Building a coffee table is a great weekend project for people of all skill levels.
It’s one of those projects that’s not too big, but not too small…challenging but not overwhelming.
I built this particular project for my parents’ living room and I made the top round so that I won’t be jabbing my knees into the corners whenever I come to visit haha.
Just kidding…kind of.
So if you’re ready to build one for yourself, I’m sharing the FREE building plans, step by step tutorial video, and so many helpful tips below.
Let’s dive in!
Before Building a Round Coffee Table with Decorative Legs
You can use whatever type of wood you prefer for this project.
I built it from basic 2x construction lumber to keep costs low.
However, if you have access to hardwood and want to use that, feel free.
Gluing up the Table Top:
The table top here was made of 2x6s glued together into a large panel.
However, any 2x thick material would work for this. I actually recommend going with wider boards–like 2x12s–to minimize the number of glue joints in the build.
But, feel free to glue up your top with whatever width boards you’d like. As long as you end up with a panel roughly 40-42″ square, it’ll work just fine.
The overall size of this coffee table is 17 ½″ tall and 40″ diameter.
If you wanted to make your coffee table with a square top instead, you could also do that.
It wouldn’t change the overall dimensions, unless you cut the top something other than 40″ square.
How to Build a Coffee Table with Decorative Legs
Now it’s time to grab your tools and head to the shop to get building!
I’m sharing the step by step tutorial below along with the free building plans, but if you prefer to watch, I also have a quick project overview video here:
Step 1: Assemble Coffee Table Top
I’ll warn you now–making the top is the most difficult part. Once you get past step 1, you can complete 2-4 in about 5 minutes.
But hang with me through this step. You got this.
First, I glued up a solid wood panel about 40-42″ square from 2x material.
You can use 2x anything, but if you use 2x12s, you only have to deal with three glue joints, so that makes it a little easier. See notes above.
In that case, you’d simply glue up 4 pieces of 2×12 about 42″ long–shown in grey below.
You can use glue with 1 ½” pocket holes with 2 ½” pocket hole screws to assemble the boards into a panel if you don’t want to wait for the glue to fully dry before moving on.
The pocket hole screws will act as a clamp until the glue dries. However, glue alone will work just fine if you keep the boards clamped until glue is fully dry.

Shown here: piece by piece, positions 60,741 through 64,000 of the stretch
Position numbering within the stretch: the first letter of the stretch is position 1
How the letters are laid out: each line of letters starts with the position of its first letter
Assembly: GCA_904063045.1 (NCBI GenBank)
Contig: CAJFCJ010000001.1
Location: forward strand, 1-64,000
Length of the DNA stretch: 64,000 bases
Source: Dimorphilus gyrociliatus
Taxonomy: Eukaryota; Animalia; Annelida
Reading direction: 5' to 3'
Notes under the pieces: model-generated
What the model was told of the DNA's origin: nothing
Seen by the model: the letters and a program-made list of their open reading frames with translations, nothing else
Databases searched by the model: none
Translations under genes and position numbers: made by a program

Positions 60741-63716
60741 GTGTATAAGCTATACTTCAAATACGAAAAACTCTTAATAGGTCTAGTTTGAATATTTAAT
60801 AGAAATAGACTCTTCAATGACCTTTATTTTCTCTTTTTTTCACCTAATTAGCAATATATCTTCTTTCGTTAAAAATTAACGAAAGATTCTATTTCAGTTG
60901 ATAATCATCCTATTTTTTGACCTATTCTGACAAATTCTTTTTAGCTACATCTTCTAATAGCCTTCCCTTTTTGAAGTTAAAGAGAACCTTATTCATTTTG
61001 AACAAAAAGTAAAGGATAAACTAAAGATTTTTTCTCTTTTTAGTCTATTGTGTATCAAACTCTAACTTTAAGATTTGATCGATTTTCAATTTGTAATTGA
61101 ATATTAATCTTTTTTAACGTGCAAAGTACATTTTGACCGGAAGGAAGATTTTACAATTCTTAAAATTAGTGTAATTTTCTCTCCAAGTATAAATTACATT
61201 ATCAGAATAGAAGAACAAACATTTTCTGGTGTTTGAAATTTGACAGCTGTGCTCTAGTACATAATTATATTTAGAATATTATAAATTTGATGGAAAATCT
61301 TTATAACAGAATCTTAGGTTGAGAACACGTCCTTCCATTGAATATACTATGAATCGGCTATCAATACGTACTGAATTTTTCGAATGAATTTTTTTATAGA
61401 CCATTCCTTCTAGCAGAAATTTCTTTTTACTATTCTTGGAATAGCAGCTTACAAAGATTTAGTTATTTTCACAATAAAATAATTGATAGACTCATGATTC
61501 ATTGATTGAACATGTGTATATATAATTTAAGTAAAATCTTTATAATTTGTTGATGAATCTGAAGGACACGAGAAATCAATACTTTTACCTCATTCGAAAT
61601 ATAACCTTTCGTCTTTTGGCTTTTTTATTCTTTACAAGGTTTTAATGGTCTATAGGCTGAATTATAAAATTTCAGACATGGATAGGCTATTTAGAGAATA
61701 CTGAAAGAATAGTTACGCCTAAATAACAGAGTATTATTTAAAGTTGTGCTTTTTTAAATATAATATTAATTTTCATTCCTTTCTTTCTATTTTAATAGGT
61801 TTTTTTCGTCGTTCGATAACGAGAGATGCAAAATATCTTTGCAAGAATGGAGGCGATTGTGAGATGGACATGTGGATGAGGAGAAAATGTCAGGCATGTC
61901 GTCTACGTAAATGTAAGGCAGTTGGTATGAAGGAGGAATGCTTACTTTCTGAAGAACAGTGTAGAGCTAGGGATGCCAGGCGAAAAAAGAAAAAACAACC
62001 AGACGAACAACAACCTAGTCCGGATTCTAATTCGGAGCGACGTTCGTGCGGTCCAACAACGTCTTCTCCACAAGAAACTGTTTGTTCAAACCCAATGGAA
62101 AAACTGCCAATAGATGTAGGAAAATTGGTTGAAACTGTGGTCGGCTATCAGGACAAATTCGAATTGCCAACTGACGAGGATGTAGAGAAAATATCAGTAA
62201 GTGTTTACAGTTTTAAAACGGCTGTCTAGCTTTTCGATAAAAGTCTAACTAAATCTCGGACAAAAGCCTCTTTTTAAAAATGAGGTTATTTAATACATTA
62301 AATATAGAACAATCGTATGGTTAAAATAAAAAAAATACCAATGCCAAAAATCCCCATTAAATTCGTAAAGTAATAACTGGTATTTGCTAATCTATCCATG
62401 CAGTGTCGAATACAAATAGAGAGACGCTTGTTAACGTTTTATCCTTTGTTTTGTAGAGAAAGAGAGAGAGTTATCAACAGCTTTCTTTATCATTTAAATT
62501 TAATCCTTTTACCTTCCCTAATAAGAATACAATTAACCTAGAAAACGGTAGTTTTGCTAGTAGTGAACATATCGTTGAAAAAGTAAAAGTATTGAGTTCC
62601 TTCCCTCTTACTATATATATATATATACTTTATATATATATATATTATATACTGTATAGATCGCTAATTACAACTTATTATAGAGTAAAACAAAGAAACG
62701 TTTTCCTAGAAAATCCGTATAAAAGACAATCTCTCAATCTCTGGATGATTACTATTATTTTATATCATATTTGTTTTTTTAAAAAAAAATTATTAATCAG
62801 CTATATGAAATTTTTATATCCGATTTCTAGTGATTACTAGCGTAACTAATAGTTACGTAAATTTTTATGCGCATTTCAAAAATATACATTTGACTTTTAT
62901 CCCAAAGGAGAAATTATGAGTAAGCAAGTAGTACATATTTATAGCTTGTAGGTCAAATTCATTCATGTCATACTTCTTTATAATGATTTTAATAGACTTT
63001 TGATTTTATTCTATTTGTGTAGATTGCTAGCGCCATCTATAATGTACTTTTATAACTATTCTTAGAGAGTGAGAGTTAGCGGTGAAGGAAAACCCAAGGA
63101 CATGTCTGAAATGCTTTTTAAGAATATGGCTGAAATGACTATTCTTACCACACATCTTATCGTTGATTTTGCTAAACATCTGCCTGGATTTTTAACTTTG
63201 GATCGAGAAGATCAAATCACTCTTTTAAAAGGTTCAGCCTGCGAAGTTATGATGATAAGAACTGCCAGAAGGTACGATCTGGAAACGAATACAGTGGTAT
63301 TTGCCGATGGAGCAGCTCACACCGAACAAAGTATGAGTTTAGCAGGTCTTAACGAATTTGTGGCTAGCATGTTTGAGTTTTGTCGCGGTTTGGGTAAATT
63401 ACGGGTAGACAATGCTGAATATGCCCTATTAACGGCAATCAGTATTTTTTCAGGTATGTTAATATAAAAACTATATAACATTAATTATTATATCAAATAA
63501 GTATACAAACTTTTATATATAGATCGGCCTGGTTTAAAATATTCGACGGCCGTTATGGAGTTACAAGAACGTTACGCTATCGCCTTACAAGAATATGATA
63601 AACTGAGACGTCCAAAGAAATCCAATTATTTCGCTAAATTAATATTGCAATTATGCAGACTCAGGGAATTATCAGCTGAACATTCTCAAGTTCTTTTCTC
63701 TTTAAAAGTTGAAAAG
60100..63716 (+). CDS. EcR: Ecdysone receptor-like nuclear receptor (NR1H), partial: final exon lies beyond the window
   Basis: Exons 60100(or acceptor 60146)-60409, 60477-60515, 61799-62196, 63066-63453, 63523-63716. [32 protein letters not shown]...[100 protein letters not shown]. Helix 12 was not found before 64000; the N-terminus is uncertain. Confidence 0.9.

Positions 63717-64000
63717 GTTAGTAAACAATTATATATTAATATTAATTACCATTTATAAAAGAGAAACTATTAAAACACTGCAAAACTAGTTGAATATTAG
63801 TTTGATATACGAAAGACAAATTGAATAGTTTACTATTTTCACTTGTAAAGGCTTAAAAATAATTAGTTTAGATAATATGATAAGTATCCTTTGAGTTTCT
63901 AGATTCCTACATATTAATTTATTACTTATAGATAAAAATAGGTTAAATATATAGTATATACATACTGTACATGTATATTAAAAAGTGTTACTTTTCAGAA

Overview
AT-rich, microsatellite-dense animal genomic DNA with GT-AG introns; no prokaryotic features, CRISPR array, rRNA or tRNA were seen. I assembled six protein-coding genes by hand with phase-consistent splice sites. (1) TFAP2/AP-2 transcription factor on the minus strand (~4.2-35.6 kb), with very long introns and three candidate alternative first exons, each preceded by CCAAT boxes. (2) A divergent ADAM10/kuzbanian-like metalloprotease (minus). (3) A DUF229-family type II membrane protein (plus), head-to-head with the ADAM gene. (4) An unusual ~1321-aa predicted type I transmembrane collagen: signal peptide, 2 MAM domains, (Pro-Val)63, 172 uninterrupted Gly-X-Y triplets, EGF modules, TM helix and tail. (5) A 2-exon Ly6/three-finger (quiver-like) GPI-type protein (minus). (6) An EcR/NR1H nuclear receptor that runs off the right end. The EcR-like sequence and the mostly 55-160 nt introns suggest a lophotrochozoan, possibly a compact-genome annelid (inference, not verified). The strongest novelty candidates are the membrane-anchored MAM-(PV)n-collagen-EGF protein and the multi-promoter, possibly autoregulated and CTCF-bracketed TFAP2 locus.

If you have access to a table saw or jointer, I’d recommend squaring the edges off the boards before gluing up.
Once the glue was dry, I flipped the panel upside down on some scrap blocks on my workbench and marked the center.
Then, I used my router with a straight bit and a circle jig to cut a 40″ diameter circle.
However, if you don’t want to use a router, you can also just draw a 40″ diameter circle and use a jig saw to cut it out.
RELATED: How to draw any size circle
Once it’s cut out, sand it well to flatten, smooth, and remove any excess glue squeeze out.
Step 2: Build X Frames for Coffee Table Base
The rest of the build is super easy, so if you’ve made it here, high fives all around!
You can find all the dimensions in the plans here, but I assembled two identical “X” braces from 2x4s–one for the top and one for the bottom.
I cut two long pieces, and 4 short pieces, drilled 1 ½″ pocket holes into the ends of each, then assembled using 2 ½″ pocket hole screws.
I made sure the short pieces were centered on the long pieces when attaching.
Step 3: Assemble Coffee Table Base
Once both “x” braces were assembled from step 2, I attached them onto the legs.
I used these legs for this project. They come in a set of 4.
However, there are tons of premade legs you can find online, so if you want something different, feel free to browse around.
I used 2 ½″ pocket hole screws to attach one X brace at the bottom and one at the top of each leg.
I made sure the pocket holes on the top were facing toward the top and the ones on the bottom were facing toward the bottom.
That way, they’ll all be hidden in the finished project.
Step 4: Attach Top to Base
Because all of this is solid wood, it all has the potential to move.
So there are tons of ways to attach the top to allow for wood movement.
But, another simpler option is to just drill some oversized holes through the base, but not into the top.
Then use screws with washers through these holes to secure.
Drilling large holes in the base piece allows the screw to move within the hole as the top expands and contracts.
I attached the base to the top in the center and at each end just behind the table legs.
Step 5: Finish Coffee Table
And that completed the building part. All that was left was adding a little stain and some poly.
I sealed the top and bottom sides of the top panel with poly to help keep it as stable as possible, and now it’s ready for mom and dad’s living room.
Looking for More Coffee Table Ideas?
I hope you enjoyed watching this project come to life as much as I enjoyed building it!
If you want more information on the build, check out the full length YouTube video here:
And for all the dimensions and details, grab the free building plans for this project on KregTool.com.
Check out more DIY coffee table building plans here:
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Until next time, friends, happy building!